Creating a simple vegetable plot

Whilst most of my gardening work is ornamental – flowers, trees and meadows, I am occasionally asked to set up a simple vegetable plot within a garden; this year I am developing a small area about 3 metres X 8 metres on a piece of ground that used to be lawn. In the past, I would have stripped off the turf layer and then spent many hours moving the turf to a topsoil pile, digging the whole bed over and then raking it to a fine tilth. This was how I was taught to make beds over 40 years whilst in the parks department and although they look impressive – neat edges and freshly dug, level soil, they have many drawbacks. The first and most obvious is the amount of labour required – not just in the preparation, but also in the upkeep: once the soil is ‘open’, it needs attention in the form of constant weeding before the vegetables have become mature enough to do this job for me. The second problem is that by removing the turf and digging the soil, I am disturbing and depleting the rich mycorrhizal network that lives in the top few centimetres of the soil, a network becoming more and more recognised as beneficial for soil health. Additionally, the useful air passages created by worms are removed, meaning that more artificial means will be needed to keep the soil aerated (hoeing, digging).

I was all set to continue with this system, but luckily was reminded by friends that there is another way – the no-dig vegetable garden championed by Charles Dowding. (1) This is a simple and (hopefully effective) way of creating a vegetable plot from scratch with the minimum of effort and soil disturbance. I say, hopefully, because this is an experiment for me and even though I am assured it will work beautifully, I still feel a little uneasy changing my long-set habits! Below is the step-by-step process, in my case on an existing lawn.

1. Mow the whole area on a low cut to remove as much growth as possible.

2. Mark out the bed dimensions.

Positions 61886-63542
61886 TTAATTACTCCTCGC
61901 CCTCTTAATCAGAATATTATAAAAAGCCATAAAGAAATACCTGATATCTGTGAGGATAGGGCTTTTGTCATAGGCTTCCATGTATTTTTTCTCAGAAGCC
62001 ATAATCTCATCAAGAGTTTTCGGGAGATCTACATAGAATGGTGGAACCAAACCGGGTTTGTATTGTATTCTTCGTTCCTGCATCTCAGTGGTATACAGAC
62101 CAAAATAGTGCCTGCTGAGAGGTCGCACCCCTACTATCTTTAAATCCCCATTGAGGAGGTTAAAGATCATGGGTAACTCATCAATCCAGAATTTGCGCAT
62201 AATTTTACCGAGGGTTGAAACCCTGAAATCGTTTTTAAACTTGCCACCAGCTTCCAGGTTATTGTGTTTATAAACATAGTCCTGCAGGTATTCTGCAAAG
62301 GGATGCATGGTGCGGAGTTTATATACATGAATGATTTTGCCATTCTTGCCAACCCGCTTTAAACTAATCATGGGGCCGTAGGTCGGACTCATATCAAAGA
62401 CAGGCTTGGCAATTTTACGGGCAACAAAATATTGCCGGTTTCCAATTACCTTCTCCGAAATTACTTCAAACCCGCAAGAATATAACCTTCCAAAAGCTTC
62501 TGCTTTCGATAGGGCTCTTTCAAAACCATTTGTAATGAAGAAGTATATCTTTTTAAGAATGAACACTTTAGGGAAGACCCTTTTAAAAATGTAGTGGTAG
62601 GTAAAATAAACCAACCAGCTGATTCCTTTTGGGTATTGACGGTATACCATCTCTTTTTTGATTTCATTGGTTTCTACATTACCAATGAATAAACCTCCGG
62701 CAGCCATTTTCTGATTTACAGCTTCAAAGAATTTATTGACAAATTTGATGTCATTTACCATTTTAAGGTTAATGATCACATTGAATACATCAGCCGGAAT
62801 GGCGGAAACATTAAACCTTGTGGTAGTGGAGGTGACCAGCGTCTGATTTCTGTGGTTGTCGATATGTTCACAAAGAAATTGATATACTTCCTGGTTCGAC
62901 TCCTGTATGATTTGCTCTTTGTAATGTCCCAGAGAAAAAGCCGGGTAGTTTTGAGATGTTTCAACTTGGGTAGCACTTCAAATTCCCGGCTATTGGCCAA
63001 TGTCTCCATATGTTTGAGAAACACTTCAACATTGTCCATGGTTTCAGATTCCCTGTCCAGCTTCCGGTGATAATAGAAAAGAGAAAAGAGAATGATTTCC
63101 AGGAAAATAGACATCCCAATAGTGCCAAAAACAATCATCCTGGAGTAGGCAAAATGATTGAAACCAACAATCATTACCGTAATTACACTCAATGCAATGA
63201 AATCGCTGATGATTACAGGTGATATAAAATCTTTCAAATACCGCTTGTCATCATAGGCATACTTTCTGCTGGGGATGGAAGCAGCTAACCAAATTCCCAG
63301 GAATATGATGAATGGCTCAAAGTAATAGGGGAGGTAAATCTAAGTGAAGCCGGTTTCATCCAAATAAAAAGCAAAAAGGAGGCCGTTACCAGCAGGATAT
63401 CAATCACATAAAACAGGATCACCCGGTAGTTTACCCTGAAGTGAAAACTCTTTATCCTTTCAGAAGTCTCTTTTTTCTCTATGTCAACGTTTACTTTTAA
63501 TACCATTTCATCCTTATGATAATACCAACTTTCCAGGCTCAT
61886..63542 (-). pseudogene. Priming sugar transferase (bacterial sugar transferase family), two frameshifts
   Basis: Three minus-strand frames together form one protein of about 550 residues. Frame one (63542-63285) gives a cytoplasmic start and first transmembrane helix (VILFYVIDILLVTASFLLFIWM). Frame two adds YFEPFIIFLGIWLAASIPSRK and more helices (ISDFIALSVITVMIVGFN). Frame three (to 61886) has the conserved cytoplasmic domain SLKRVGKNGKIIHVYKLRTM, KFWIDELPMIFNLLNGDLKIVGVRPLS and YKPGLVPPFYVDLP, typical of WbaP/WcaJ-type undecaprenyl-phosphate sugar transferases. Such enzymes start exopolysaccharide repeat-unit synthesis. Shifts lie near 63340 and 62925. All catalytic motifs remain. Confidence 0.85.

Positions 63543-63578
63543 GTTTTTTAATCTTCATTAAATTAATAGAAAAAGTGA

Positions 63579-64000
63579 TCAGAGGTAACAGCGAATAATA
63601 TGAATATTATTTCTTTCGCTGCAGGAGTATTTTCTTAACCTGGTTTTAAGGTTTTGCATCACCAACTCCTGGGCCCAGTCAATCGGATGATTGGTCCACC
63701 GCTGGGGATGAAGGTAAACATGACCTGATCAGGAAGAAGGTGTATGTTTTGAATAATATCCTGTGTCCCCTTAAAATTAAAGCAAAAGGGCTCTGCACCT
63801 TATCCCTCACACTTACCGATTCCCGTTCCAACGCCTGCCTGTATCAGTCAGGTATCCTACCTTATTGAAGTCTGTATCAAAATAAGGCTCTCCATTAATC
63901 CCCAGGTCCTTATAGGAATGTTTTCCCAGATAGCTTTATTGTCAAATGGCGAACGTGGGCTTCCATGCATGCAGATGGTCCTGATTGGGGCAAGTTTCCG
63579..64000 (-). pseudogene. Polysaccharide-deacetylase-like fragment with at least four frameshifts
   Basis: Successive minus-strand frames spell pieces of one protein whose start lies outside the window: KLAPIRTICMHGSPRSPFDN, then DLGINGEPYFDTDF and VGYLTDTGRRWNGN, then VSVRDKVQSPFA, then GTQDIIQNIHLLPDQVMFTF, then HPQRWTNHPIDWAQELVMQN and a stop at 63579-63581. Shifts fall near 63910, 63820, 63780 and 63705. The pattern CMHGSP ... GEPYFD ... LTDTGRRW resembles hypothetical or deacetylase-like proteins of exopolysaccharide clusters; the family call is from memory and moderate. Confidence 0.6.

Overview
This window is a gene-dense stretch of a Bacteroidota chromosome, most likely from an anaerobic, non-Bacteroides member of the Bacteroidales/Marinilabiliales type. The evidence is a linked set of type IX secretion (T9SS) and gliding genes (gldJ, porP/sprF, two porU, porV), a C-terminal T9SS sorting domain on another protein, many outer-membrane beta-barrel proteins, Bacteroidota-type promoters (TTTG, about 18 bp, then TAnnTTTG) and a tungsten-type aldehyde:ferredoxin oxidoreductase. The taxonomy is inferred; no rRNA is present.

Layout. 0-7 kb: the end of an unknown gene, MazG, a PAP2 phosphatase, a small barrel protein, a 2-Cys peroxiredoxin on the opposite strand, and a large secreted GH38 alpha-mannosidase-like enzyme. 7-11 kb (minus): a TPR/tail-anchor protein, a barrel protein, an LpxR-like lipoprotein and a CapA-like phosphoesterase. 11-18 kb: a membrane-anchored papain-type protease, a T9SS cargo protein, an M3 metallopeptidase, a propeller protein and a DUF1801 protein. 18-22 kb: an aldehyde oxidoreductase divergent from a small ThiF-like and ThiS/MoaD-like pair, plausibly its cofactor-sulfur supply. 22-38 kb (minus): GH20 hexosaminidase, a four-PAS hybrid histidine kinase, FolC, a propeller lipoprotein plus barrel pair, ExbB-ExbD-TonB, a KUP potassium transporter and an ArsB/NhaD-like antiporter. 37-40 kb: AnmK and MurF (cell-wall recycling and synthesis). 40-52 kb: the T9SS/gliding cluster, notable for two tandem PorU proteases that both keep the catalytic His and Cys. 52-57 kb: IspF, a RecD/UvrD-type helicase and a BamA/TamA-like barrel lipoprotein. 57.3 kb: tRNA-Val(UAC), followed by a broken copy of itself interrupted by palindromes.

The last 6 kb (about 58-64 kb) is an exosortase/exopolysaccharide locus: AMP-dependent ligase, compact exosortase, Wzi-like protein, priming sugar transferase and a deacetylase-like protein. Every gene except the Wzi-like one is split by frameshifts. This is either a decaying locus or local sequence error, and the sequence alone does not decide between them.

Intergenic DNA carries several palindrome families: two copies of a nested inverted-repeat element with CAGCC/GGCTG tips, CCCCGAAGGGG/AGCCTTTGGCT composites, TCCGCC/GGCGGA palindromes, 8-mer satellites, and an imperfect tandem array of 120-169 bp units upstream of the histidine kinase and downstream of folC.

3. Cover the whole area with a layer of cardboard, ensuring there is a good 30cm strip around the edge wider than the bed. (This prevents encroaching grass and weeds). The cardboard should have as little ink and plastic as possible to minimise soil pollution. Large pieces are more effective and should overlap with their neighbours.

4. Cover with a thick layer of compost and leaf mulch, ideally up to 10cm. 

If paths are required, then wood/bark chips to a depth of 5 cm can be added between beds, also with cardboard underneath.

5. A simple edge to hold the soil in is also recommended, thick straight branches of hazel or chestnut are ideal, but otherwise any scrap wood will work.

6. Any areas not immediately required can be covered with a semi-permeable weed membrane, (weighted with wood or bricks against the wind). This saves on unnecessary weeding of ‘open soil’, whilst being ready for new beds when the time comes.

I am reliably informed that this is all I need to do, and I can now plant directly into the soil. The question of whether or how the new plants can grow through the cardboard layer is interesting, I imagine that shallow-rooted plants like garlic will not have a problem and perhaps deeper-rooted herbaceous plants e.g herbs might need a little help (with a small hole punched in the cardboard) whilst the cardboard is still strong. However, after a few weeks, particularly if it has rained, the cardboard will have become soft and it won’t be a problem. 

An interesting experiment for me: I’ll report back throughout the next months on how it works out in practice.


Michael Fuller, April 2023